Posts Tagged ‘The Girl With No Name’

(As noted in my first Essentials entry, this is an occasional series in which I spotlight albums that, in my estimation, everyone should experience at least once.)

Released on Feb. 6, 1967 in the U.S., Younger Than Yesterday was greeted by lukewarm reviews and sallow sales, stalling on the Billboard charts at No. 24. “So You Want to Be a Rock ’n’ Roll Star,” the lead single, made it only to No. 29; and the follow-up singles of “My Back Pages” and “Have You Seen Her Face” did worse, ascending to a mere 30 and 74 during their brief chart runs.

It’s also a brief album, the 11 songs collectively clocking in a few ticks short of 30 minutes. (The 1996 CD reissue adds 6 songs and 17 minutes.)  And, yet, Younger Than Yesterday is a wondrous album well worth repeated listens. The songs, save for one, are exquisite; and while it isn’t the best Byrds album, it certainly flies with them.

The set opens with the gleefully cynical “So You Want to Be a Rock ’n’ Roll Star,” which is said to have been written by Jim McGuinn and Chris Hillman in response to the meteoric success of the Monkees. It features Hugh Masekela on trumpet; the audience screams were recorded at a 1965 Byrds concert in England.

“Have You Seen Her Face,” the first of four Chris Hillman-penned tracks on the LP, follows. As noted by many a Byrd historian, Hillman’s songwriting flowered on Younger Than Yesterday – an easy observation to make given that his only prior contribution was co-writing “Captain Soul” on Fifth Dimension with the rest of the band. He also, for the first time, sings lead.

“The Girl With No Name” is another Hillman gem. One can make the case that in less than two minutes it lays the foundation for the country-rock genre as a whole.

David Crosby’s “Renaissance Fair,” co-written with McGuinn, foreshadows the fabled Summer of Love, cinnamon and spice, and everything nice…

…while “Everybody’s Been Burned” conjures his work with Crosby, Stills & Nash.

Another Crosby contribution, “Why,” was also cowritten with McGuinn. It had previously been released as the b-side to “Eight Miles High” almost a year before; why the band chose to re-record it for Younger Than Yesterday remains a delightful mystery. I say “delightful” because it’s a great song and the perfect end to an almost perfect album.

As great as “Why” is? That’s how bad Crosby’s “Mind Gardens,” the longest song on the original album (at 3:28), is. It’s the kind of track programmable CD players were made for. If, say, the bonus track of “It Happens Each Day,” which was likely left off due to its similarity to “Everybody’s Been Burned,” had been included instead? Younger Than Yesterday would have been the greatest Byrds album of all time – well, second greatest. Nothing beats Mr. Tambourine Man.

Another highlight: the cover of Bob Dylan’s “My Back Pages,” from which the album title comes. It was originally released on Dylan’s classic 1964 album Another Side of Bob Dylan.

The songs:

  1. “So You Want to Be a Rock ‘n’ Roll Star”
  2. “Have You Seen Her Face”
  3. “C.T.A.-102″
  4. “Renaissance Fair”
  5. “Time Between”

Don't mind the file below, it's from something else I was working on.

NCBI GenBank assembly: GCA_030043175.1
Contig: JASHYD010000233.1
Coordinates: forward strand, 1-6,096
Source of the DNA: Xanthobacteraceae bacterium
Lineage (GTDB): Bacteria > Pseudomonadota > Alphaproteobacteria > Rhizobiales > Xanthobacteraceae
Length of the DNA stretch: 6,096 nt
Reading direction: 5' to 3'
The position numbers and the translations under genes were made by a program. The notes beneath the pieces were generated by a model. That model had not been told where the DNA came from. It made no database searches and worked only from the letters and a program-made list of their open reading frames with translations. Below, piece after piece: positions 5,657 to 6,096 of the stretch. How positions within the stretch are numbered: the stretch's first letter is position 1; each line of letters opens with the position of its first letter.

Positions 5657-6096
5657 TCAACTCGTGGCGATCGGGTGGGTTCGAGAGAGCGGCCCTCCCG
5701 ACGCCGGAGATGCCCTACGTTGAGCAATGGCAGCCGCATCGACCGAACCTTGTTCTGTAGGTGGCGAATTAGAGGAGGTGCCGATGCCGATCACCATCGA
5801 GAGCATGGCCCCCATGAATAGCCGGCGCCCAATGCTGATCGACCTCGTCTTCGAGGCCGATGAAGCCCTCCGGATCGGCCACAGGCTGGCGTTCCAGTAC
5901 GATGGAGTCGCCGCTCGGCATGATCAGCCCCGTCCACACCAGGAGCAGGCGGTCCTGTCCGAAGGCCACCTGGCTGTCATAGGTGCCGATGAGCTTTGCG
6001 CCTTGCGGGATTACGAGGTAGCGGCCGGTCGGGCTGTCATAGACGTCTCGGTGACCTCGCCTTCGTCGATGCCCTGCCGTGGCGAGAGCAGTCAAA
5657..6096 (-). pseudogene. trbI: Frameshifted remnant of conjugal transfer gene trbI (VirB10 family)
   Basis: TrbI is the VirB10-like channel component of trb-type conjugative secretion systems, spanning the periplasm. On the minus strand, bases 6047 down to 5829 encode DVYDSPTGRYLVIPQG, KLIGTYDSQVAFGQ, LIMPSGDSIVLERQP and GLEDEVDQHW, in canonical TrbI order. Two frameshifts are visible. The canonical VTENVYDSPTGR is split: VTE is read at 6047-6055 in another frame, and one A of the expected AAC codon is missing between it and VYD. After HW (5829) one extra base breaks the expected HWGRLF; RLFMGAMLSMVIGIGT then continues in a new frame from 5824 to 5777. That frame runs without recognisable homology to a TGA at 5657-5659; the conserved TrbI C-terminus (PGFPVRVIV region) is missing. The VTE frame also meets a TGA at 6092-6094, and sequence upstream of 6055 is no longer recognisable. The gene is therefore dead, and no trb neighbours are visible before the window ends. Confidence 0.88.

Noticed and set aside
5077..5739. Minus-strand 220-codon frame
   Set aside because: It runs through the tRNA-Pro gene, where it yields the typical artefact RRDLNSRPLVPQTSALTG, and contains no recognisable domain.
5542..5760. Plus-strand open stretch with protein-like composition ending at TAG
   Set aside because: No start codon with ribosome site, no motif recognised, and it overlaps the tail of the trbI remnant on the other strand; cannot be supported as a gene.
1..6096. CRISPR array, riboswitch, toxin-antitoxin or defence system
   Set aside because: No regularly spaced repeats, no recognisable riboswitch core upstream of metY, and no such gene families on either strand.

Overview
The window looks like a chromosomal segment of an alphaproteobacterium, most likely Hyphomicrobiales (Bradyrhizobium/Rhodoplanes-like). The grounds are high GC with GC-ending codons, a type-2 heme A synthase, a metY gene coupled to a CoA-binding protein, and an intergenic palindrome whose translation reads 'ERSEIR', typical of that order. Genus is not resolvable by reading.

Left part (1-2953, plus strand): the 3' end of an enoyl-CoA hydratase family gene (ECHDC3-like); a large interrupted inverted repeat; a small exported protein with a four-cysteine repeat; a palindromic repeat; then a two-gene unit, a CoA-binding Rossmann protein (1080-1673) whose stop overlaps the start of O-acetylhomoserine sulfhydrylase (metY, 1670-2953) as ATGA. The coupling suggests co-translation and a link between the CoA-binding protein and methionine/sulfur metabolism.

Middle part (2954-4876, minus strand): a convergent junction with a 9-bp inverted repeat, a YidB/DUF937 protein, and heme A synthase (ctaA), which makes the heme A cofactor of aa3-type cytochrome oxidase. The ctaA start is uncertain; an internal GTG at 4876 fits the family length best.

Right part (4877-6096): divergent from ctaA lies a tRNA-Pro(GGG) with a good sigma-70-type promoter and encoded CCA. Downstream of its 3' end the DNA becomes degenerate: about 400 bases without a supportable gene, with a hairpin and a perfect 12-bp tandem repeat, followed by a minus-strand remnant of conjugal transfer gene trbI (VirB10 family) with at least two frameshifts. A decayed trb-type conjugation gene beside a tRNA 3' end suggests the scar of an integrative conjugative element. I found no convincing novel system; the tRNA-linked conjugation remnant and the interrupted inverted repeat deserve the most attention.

6. “Everybody’s Been Burned”
  7. “Thoughts and Words”
  8. “Mind Gardens”
  9. “My Back Pages”
  10. “The Girl With No Name”
  11. “Why”


In today’s world, music discovery is a breeze. You hear something, maybe on the soundtrack to a favorite TV show, and odds are you can immediately sample it on YouTube, Spotify or Apple Music. Maybe you hop over to Allmusic or Wikipedia to read about the artist and, if so desired, follow the imbedded links to acts that influenced him or her and that, in turn, he or she may have inspired. And for anyone who belongs to a subscription service, which seems to be more people every month, you generally have their entire catalogs at your fingertips to explore at once – unless it’s Neil Young, the Beatles or a few other outlier acts, of course.

In the abstract, it sounds great. In practice, however, I’m not sure it’s a good thing. It seems to guarantee many artists will be written off simply because listeners aren’t ready for them. Years long ago, just as now, Act A led to acts B, C, D and E, but the process played out over a period of time. The upside: You gradually became acclimated to the stylistic differences between acts A and E through repeated playings of B, C and D. (A and E are both vowels, but they don’t sound the same. That’s my point.)

Emmylou-Harris-Elite-HotelAnyway, I mentioned two posts back that, of late, I’ve been enjoying the high-res fidelity of Emmylou Harris’ Elite Hotel. I first bought it and Emmy’s Pieces of the Sky (on a 2-for-1 cassette) on the same March day in 1985, a few weeks after picking up Ballad of Sally Rose on vinyl. It was the culmination of what, in retrospect, was a trek that began in 1980, when I was 15, with the purchase of the Byrds’ Greatest Hits LP. If the journey had been condensed into a few weeks or months, I doubt I would have been ready for Emmy’s crystalline take on country music. That first listen of Sally Rose made me want to explore her oeuvre; and after checking into her Elite Hotel, well, that was that. I’ve been a fan ever since.

The Byrds’ Greatest Hits —> the Byrds’ Younger Than Yesterday, which – thanks to Chris Hillman – had several country-flavored songs —> the Byrds’ hardcore country Sweetheart of the Rodeo LP, purchased used because it was out-of-print at the time —> Gram Parsons’ G.P. and Grievous Angel, both of with feature Emmy on vocals —> Emmylou.

(It goes without saying, but I’ll say it, anyway: the Byrds’ Greatest Hits also led me to Bob Dylan and the Flying Burrito Brothers. Those are Top 5s for another day, however.)

1) The Byrds – “Turn, Turn, Turn.”

2)  The Byrds – “The Girl With No Name.”

3) The Byrds – “Hickory Wind.”

4) Gram Parsons with Emmylou Harris – “That’s All It Took.”

5) Emmylou Harris – “Sweet Dreams.”